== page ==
Java™ programmers can write server-side classes that invoke SQL and PL/SQL using standard JDBC™ or SQLJ calls. PL/SQL programmers can call server-side Java methods by writing a PL/SQL cover or call spec for Java using Oracle DDL.
Server-side Java in Oracle may be faster than PL/SQL for compute-intensive programs, but not as nimble for database access. PL/SQL is much more efficient for database-intensive routines because, unlike Java, it doesn’t have to pay the overhead for converting SQL datatypes for use inside the stored program. Oracle programmers will want to continue to use PL/SQL for programs that perform a lot of database I/O, and use Java for the best raw computation performance.
The first step in creating a Java stored procedure (JSP) is writing or otherwise obtaining functional Java code. Having source code is not necessary, though, so you can use class libraries from third parties. The classes must, however, meet the following requirements:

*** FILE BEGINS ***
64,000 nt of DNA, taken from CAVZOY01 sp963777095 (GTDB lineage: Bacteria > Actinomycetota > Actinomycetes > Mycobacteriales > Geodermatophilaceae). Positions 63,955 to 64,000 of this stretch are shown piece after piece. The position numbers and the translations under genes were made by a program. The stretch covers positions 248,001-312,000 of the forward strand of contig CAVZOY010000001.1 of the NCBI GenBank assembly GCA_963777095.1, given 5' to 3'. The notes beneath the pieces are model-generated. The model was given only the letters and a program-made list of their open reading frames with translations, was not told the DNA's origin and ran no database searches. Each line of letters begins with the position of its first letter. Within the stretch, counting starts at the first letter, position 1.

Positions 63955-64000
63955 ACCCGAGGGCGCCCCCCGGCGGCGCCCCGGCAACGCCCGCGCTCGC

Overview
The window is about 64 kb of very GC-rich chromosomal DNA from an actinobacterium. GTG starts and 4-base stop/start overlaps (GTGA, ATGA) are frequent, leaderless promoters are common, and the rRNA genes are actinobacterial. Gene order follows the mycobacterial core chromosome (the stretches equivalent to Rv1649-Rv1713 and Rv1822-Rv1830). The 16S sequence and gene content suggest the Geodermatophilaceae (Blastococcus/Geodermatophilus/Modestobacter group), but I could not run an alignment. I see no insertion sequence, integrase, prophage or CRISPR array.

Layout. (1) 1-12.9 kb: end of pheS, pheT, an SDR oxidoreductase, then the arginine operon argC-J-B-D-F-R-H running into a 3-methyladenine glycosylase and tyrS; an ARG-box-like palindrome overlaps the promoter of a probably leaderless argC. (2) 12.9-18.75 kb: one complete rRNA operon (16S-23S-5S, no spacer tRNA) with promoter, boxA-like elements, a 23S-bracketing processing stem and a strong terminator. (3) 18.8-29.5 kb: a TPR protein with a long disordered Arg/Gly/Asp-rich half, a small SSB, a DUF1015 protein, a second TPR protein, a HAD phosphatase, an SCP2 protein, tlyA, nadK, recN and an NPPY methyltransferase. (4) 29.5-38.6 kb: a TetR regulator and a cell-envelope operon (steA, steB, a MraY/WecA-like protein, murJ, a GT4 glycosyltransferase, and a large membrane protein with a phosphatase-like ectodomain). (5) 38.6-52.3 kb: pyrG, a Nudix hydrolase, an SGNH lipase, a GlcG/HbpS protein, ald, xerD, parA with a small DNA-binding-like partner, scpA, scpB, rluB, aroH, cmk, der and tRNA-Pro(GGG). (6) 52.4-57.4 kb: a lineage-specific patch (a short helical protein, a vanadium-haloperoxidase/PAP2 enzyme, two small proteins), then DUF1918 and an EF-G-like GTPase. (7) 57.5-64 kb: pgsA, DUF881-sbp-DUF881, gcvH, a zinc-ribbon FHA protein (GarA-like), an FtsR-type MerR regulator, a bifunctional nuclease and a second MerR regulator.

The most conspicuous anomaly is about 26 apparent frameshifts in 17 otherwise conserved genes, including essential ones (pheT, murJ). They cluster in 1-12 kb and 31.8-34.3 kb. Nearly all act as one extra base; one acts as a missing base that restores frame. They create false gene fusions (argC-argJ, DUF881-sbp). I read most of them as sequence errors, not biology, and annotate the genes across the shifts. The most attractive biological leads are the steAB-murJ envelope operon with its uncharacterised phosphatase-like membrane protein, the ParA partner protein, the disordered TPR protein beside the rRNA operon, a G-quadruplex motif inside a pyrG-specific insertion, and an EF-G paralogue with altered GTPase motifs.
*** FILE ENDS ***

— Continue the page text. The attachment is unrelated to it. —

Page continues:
Methods published to SQL and PL/SQL must be declared static. PL/SQL has no mechanism for instantiating non-static Java classes.
The classes must not issue any GUI calls (for example, to AWT) at runtime.
If you write your own JSP, and it needs to connect to the database for access to tables or stored procedures, use standard JDBC and/or SQLJ calls in your code. Many JDBC and SQLJ reference materials are available to provide assistance in calling SQL or PL/SQL from Java, but be sure to review the Oracle-specific ...